The SIMS fees for a day of analysis were the same since 2020. Due to the huge increase in the energy and consummable part prices the past 4 years, the fees have been now recalculated, based on the SNSF rules, and validated.
A day of analysis is now 1245 chf.
It is still possible to register to the SIMS-NanoSIMS workshop, until late May.
More info: here
We are organizing a SIMS workshop at UNIL, from July 6th to July 8th, before the Goldschmidt conference.
Registrations will soon open, until March 1rst.
More info: here
Call for proposal for Fall 2022 is open. Dealdine is November 14th.
Proposal forms for new projects and for project follow-up can be found on this webpage and should be send to swisssims’at’unil.ch.
For any technical question, please contact anne-sophie.bouvier’at’unil.ch (lab manager) or johanna.marincarbonne’at’unil.ch (head of the lab)
We are pleased to announce that the SwissSIMS is organizing a SIMS Winter School, from January 16th to 20th, 2023, at University of Lausanne. Registrations are now open, until October 31rst.
You can find more information on: unil.ch/summerschools/swisssims
SwissSIMS call for proposals 2021 is now open.
We strongly encourage submission of projects for which we already have developed the method and have the required standards. Projects needing development (method and/or standard) will be considered, but may be scheduled with a lower priority.
The proposal can be found here. Methods, reference material available and expected precision are described on those 2 pages: standards and analyses.
Please send the proposal, to:
Dr. Anne-Sophie Bouvier, Laboratory Manager of the SwissSIMS by e-mail (firstname.lastname@example.org) no later September 24th, 2021.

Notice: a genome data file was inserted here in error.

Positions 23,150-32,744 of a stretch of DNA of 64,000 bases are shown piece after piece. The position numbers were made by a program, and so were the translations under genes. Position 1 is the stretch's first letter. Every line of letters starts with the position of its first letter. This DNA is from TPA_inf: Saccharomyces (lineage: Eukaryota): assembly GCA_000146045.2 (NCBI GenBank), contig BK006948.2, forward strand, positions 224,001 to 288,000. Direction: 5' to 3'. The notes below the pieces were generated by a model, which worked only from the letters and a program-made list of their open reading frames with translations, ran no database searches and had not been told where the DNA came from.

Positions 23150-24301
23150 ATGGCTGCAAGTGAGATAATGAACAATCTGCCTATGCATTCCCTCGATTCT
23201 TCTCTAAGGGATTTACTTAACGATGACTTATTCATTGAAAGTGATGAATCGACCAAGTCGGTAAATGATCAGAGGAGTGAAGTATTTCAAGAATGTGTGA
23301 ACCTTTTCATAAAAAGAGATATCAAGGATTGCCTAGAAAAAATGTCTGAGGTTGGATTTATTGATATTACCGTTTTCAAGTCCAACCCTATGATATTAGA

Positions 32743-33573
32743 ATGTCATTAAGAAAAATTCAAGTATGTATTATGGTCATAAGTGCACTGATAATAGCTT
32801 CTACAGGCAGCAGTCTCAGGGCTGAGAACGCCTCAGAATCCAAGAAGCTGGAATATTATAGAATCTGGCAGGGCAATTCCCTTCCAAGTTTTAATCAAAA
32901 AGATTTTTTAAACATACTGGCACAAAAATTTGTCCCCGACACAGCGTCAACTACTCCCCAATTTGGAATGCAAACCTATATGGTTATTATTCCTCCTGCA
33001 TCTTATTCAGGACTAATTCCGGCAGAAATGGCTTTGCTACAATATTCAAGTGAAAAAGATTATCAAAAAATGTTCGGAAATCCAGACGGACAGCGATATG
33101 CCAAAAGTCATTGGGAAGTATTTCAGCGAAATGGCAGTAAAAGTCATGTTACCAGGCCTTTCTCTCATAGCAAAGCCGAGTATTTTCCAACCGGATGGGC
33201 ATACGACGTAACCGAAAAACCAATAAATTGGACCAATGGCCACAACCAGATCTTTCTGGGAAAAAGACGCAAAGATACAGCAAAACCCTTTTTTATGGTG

As you may already know, the SwissSIMS lab is closed, as UNIL, until at least April 30th. The SwissSIMS schedule, originally full until late August, will thus have to be reorganized as soon as we will now when the labs could re-open. It is yet not clear when the SwissSIMS lab will reopen, but we would like to specify 2 points:
- We will first have to perform some tests, to ensure the machine is still working well after 7 weeks (or more) of shutdown
- Social distancing in our lab is hard to maintain. Late March, we were supposed to do maintenance to fix a problem affecting the measurements in Cs mode. We will have to do this maintenance before any Cs mode measurements. And this maintenance requires the presence of 2 persons. So we might be able to run only in “hyperion” mode during the first weeks of reopening, with only one person in the lab (ie, only experienced used).
For those reasons, we decided to cancel the first SwissSIMS call for proposal 2020. The persons originally scheduled until late August will be/have already been contacted and will be kept updated on the schedule. We will discuss with them the different possibilities for their session (report later, or send us the mounts + documentation, or other options)
In the meantime, please let us know if there is any “urgent” project that should be done by the end of this year (or even before, for the PhD students finishing their thesis). We’ll do a priority list and rework the schedule as best as we can.
We apologize for the inconvenience
The SwissSIMS team
Due to Covid-19, the SwissSIMS lab (as UNIL) is closed until April 30th. This might of course last longer, depending on the evolution of the situation.
We will contact all person that were already scheduled until July, so find new dates.
As of January 1rst, 2020 Prof Johanna Marin-Carbonne is now the head of the SwissSIMS lab.
There are 2 PhD and one post-doctoral position available at the University of Lausanne, funded
by a Swiss National Science foundation. The goal is to develop quantitative models of crystal
growth in metamorphic and igneous systems. Top of the line analytical methods (FEG-SEM,
FEG-EMPA, μC-Xray Tomography, SIMS, NanoSIMS) will be used to quantify zoning of
minerals and the zoning around minerals in experimental on porphyroblast growth of igneous
minerals and natural examples of metamorphic porphyroblasts. The amount of local